The defensive line got a big infusion of numbers as well. Greg Gaines looks to be the anchor in the middle, a wide-body at 6'1", 305lbs. Petersen was particular effusive about him, saying that prior to committing very early to Boise State, had "everybody in the country calling him". Jaimie Bryant is a bigger kid at 6'5", 300lbs, though the staff would like to see him drop a bit of that weight, which suggests they might see him as more of a 3-tech DT or a DE. Kaleb McGary is a really big get, literally and figuratively. At nearly 6'8" and 270 lbs, he will get a shot at DL first as that's his preference. If that doesn't pan out, Petersen thinks he might be "an unbelievable left tackle". Jaylen Johnson was a highly-recruited end, with offers from Oregon, USC, Notre Dame, Arizona State, TCU and many others. He's more of a pass-rushing end at 6'3", 245lbs. Shane Bowman is the "lunchpail" guy of the group, a DE out of Bellevue H.S. and the kind of guy Oregon State has done well with in the past, so it's no surprise he was a commit to the Beavers before Petersen offered him. Will Dissly is one of my favorite commits in the class. Just a 2-star recruit, I think that's a function of playing in Montana in a small league. He's a very athletic kid and could potentially play TE, but will get his first shot at DE. I love his work ethic and think he could be a major sleeper.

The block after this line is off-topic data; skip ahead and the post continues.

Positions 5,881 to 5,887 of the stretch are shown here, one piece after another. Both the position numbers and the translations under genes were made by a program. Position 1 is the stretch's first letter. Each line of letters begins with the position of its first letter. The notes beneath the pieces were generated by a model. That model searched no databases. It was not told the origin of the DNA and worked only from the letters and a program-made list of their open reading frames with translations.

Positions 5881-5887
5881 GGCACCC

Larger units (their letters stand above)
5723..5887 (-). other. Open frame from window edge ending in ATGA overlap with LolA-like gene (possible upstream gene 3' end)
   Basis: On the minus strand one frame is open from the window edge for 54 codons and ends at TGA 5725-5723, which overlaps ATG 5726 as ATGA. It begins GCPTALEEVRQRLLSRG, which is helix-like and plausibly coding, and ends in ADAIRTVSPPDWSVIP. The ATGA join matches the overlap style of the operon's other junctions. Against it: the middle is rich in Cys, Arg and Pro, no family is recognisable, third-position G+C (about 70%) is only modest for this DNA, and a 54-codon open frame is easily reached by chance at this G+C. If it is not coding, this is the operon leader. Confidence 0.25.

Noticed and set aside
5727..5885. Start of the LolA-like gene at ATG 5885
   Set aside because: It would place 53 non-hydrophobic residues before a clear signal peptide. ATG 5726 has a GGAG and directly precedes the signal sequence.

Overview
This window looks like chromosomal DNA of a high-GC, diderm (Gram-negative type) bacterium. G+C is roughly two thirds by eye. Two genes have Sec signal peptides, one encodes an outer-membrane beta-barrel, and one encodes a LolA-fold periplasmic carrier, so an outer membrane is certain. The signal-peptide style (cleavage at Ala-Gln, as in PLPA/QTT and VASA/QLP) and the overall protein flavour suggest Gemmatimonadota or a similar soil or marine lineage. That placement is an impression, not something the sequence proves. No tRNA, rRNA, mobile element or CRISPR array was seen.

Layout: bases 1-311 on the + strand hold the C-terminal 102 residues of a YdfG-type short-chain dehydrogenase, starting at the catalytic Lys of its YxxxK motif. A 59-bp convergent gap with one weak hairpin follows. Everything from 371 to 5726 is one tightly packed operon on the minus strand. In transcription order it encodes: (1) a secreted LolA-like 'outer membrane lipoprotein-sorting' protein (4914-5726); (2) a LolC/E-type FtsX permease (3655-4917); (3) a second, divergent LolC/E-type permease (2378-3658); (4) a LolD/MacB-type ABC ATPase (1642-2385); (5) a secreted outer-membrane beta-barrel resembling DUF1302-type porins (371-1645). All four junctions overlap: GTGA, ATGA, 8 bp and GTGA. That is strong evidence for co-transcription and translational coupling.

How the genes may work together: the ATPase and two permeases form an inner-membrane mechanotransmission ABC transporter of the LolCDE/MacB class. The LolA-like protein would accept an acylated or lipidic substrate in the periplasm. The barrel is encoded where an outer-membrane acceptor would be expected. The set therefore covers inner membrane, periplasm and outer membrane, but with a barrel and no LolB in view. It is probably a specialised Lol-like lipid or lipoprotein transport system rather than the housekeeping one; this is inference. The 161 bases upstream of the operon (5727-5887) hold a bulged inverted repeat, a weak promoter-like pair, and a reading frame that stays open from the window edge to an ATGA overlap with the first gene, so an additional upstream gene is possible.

Drew Lewis ends up as the only LB in the class after late runs at Fred Warner (BYU) and Kalen Ballage (ASU) came up short. Lewis himself flirted with USC for a while, but ultimately an offer never came from the Trojans so he's a Husky. He's a rangy kid at 6'2", 200lbs so he'll need to fill out a bit, but he has the kind of athleticism you like at LB to combat spread offenses.